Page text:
When she looks up at her six-foot, one-inch son Gavin, Colleen McGregor sees a “very neurotypical” 18-year-old. But Gavin has multiple cognitive disabilities that, while subtle and don’t contribute to any behavioral challenges, left him developmentally behind his peers by about two years.
McGregor didn’t feel that public school was giving Gavin the academic support he needed, but she also couldn’t find specialized schooling to support Gavin’s disabilities and other needs. But after developing her son’s “hand-crafted approach” to education, made possible by Arizona’s Empowerment Scholarship Account (ESA) program, the achievement gap between Gavin and his peers closed, and his future educational options are now looking bright.
Originally, Gavin was enrolled in Arizona’s Peoria Unified School District up until the 5th grade. McGregor recalled a difficult two-and-a-half-year stint of trying to get a multi-sensory reading program for Gavin’s mixed dyslexia. She hired a civil rights advocate and invested in neuropsychological evaluations to prove to the district that her son needed a different approach to his education. Despite this, the school socially promoted Gavin while he only knew two sight words—inconsistently—and couldn’t read.
“He had blatant, very obvious disabilities like dyslexia,” said McGregor. But because he didn’t present the typical behavioral challenges of a child with similar cognitive disorders, Gavin didn’t qualify for a specialized education program. And in the public school, his learning disabilities were left unaddressed.
Around this time, McGregor was introduced to Kimberly Van Roekel of the Van Roekel Learning Center, who had served as Peoria Unified School District’s multi-sensory reading instructor.
“Honestly, I was blessed to be introduced to Kimberly, [who] turned out to be the person to open Gavin’s world up and prove to him he wasn’t broken, he was capable, he just needed the right interventions, with the right frequency and intensity,” McGregor said, adding that Van Roekel was “simply a blessing” for her son.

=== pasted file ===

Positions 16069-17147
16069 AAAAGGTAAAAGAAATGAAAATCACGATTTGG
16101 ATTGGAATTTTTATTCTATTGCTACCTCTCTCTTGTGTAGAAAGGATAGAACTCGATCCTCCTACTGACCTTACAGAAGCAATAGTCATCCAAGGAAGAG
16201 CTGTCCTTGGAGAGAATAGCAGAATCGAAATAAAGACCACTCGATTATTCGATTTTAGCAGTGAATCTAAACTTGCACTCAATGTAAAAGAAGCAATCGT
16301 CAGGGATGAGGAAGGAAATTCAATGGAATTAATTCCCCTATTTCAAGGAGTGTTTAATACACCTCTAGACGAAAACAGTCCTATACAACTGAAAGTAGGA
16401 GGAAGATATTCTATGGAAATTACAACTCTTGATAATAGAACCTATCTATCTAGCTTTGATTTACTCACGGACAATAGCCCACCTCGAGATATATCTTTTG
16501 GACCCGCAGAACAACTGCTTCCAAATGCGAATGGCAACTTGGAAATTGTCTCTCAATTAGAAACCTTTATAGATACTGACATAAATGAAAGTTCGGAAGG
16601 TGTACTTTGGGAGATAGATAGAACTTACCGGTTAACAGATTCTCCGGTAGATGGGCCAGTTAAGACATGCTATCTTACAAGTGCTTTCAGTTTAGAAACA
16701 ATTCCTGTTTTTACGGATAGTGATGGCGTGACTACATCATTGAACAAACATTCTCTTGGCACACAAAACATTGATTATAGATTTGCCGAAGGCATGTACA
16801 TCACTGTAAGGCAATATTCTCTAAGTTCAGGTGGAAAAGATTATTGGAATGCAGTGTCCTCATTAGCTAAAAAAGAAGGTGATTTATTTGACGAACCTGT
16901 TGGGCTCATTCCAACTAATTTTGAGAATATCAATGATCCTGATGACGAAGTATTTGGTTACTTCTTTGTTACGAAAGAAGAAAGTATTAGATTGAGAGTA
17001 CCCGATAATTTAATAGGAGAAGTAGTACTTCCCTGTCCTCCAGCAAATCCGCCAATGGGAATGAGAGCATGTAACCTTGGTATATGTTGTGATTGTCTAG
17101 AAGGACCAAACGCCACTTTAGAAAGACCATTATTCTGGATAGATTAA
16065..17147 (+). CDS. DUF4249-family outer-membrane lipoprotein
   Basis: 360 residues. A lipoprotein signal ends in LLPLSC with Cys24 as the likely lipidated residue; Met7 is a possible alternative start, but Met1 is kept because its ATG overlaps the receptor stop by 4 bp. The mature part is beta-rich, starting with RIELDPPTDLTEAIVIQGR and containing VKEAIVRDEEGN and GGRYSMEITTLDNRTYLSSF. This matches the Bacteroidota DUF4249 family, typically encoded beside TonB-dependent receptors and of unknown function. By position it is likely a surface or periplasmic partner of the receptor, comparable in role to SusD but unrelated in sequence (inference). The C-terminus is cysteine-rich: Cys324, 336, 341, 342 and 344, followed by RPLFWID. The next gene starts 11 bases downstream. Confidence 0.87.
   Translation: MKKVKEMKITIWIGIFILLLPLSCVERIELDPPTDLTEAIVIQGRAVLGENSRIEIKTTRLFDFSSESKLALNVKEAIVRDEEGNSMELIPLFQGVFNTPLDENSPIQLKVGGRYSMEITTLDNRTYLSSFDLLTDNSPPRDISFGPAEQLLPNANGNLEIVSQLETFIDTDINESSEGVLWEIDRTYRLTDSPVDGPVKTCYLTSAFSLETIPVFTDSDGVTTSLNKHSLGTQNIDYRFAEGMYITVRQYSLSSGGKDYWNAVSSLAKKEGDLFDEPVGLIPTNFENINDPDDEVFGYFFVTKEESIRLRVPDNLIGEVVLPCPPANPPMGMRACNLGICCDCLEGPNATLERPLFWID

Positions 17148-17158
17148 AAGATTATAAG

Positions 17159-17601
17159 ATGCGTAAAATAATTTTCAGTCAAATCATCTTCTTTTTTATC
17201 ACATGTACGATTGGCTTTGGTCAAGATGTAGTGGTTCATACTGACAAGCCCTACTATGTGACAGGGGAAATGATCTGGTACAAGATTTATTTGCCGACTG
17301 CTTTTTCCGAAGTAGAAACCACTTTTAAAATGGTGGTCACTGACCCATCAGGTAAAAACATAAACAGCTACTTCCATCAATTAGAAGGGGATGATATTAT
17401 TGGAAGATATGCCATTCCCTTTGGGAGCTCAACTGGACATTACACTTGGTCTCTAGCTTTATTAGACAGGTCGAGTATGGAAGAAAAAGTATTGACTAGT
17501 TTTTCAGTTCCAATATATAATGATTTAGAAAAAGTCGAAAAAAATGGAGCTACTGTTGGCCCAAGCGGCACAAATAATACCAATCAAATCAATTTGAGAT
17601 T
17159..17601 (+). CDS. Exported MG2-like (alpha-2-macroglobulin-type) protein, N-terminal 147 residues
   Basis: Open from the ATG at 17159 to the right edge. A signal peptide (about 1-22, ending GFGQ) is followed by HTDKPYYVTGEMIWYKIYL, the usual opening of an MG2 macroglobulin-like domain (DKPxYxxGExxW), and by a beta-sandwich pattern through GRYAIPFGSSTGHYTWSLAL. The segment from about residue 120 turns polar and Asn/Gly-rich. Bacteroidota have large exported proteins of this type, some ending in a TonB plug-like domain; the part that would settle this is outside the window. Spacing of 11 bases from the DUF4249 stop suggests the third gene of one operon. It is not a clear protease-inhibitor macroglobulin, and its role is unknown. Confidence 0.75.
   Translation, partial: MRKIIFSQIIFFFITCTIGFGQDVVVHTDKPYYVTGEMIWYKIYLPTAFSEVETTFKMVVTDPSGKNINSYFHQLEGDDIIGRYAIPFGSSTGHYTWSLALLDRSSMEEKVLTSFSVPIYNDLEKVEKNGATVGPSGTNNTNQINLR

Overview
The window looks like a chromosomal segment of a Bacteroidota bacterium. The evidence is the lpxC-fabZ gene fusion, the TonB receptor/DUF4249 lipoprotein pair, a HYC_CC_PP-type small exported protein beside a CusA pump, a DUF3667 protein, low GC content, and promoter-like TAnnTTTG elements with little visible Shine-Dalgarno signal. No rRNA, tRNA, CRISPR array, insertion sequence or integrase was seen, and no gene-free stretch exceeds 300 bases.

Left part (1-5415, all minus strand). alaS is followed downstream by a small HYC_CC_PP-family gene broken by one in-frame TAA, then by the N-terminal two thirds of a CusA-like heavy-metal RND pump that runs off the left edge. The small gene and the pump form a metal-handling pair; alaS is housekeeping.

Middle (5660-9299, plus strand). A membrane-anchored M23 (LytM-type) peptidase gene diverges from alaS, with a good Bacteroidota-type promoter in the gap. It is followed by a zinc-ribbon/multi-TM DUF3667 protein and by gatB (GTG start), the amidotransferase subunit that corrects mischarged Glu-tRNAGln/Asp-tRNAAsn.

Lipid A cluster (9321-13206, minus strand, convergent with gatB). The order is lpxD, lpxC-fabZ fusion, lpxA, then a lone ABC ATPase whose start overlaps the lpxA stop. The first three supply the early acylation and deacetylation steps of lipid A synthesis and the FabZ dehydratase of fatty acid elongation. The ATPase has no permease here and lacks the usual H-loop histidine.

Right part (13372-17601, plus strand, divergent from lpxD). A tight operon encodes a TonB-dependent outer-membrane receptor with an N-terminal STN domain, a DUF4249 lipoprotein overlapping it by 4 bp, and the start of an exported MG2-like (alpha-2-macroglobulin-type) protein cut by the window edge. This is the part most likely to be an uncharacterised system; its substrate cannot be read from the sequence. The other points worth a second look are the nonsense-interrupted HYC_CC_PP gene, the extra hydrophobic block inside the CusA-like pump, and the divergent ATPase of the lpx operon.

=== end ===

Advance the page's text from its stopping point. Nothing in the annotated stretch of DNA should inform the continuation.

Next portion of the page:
In 2015, McGregor pulled Gavin out of public school and tried a one-on-one academic setting with Van Roekel. During the final two years of this learning strategy, McGregor recalled her son wanting to go back to a more typical classroom setting to “be like every other kid.”
Gavin’s improving academic outcomes, coupled with this new drive to leave one-on-one intervention, started the McGregor family’s journey to find the right educational setting. But McGregor knew that she’d have to look beyond public school options.
McGregor learned about Arizona’s ESA program through their civil rights advocate and then spent three years researching 32 schools in Arizona. Last year, she ultimately settled on Dream City Christian School, where Gavin matriculated as a sophomore.
“ESA has a huge value for those kiddos [who] cannot access learning in a traditional setting,” McGregor said. She continued:
“Quite honestly, if I lived in any other state, what we did for Gavin wouldn’t be possible. We wouldn’t have the nimbleness, if you would, to really personalize and handpick his needs. And so we were blessed to be able to create that for him, but we wouldn’t have [it] if we didn’t have the flexibility of ESA.”
Now surrounded by his peers, McGregor said Gavin is thriving socially and that their individualized, personalized model is working out beautifully for her son’s academic future.
With the help of Van Roekel, who has been the core teacher by Gavin’s side since 2014, McGregor introduced Dream City to a push-in academic coach model, which allows Gavin to have an academic coach sit in as a teacher’s aide in two of his more challenging classes. McGregor pays for the aide using Gavin’s ESA account.
In addition to recently making the honor roll, Gavin now wants to get a high school diploma instead of settling for the family’s original plan for him to earn a certificate of completion.
“That’s why I think ESA is so valuable. My son had to endure one-on-one intervention for as long as he did because he didn’t have early identification and intervention and he was socially promoted for five years knowing two sight words,” said McGregor, adding:
“He still requires a creative approach, but again, with the flexibility of ESA, we are able to meet Gavin where he is at, and he continues to demonstrate that, with the right interventions, frequency, and service intensity, he can be successful.”